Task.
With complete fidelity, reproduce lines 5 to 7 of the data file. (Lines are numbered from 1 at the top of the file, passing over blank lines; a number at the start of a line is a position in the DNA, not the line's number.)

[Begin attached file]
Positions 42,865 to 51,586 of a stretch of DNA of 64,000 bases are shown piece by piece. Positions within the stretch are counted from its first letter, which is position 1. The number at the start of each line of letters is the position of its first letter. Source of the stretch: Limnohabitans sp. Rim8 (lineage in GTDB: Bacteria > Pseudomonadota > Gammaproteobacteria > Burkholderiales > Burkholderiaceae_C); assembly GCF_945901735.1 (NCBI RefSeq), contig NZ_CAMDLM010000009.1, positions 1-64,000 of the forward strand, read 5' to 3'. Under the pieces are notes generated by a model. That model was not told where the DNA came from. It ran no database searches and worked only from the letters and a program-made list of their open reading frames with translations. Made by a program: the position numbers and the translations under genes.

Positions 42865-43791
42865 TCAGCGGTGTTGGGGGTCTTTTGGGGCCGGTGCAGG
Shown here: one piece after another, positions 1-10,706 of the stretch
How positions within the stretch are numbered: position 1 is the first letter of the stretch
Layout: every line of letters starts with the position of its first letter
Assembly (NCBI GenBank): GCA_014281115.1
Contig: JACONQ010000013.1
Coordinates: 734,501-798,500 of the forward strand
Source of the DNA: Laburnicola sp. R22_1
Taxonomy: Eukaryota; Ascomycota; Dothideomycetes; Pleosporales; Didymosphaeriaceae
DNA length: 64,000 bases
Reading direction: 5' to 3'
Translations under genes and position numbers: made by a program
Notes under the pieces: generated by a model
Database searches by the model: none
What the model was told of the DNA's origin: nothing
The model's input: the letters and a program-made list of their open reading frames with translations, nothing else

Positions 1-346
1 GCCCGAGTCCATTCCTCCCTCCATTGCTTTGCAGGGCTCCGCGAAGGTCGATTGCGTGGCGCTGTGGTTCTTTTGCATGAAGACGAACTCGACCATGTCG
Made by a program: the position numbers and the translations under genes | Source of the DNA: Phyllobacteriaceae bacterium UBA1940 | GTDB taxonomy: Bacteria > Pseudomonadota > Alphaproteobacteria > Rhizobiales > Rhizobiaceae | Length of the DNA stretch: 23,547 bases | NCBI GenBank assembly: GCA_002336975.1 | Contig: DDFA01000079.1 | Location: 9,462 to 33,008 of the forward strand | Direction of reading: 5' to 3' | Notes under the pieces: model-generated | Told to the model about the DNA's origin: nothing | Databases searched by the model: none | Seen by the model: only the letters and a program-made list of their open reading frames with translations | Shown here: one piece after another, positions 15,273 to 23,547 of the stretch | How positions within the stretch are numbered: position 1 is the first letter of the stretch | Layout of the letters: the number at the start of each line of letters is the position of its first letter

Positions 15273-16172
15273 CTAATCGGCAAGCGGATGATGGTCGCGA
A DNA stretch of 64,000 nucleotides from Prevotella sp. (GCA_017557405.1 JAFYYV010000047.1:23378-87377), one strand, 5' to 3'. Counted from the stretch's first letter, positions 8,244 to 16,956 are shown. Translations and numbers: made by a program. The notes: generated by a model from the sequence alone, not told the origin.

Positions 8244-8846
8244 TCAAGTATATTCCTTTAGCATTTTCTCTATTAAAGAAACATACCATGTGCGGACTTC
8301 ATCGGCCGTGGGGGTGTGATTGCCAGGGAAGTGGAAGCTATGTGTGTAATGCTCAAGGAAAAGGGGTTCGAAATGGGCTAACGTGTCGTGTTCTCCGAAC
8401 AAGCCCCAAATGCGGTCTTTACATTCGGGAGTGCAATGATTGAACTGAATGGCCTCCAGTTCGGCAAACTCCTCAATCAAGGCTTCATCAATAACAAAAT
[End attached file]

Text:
How positions within the stretch are numbered: position 1 is the first letter of the stretch
Layout: every line of letters starts with the position of its first letter
Assembly (NCBI GenBank): GCA_014281115.1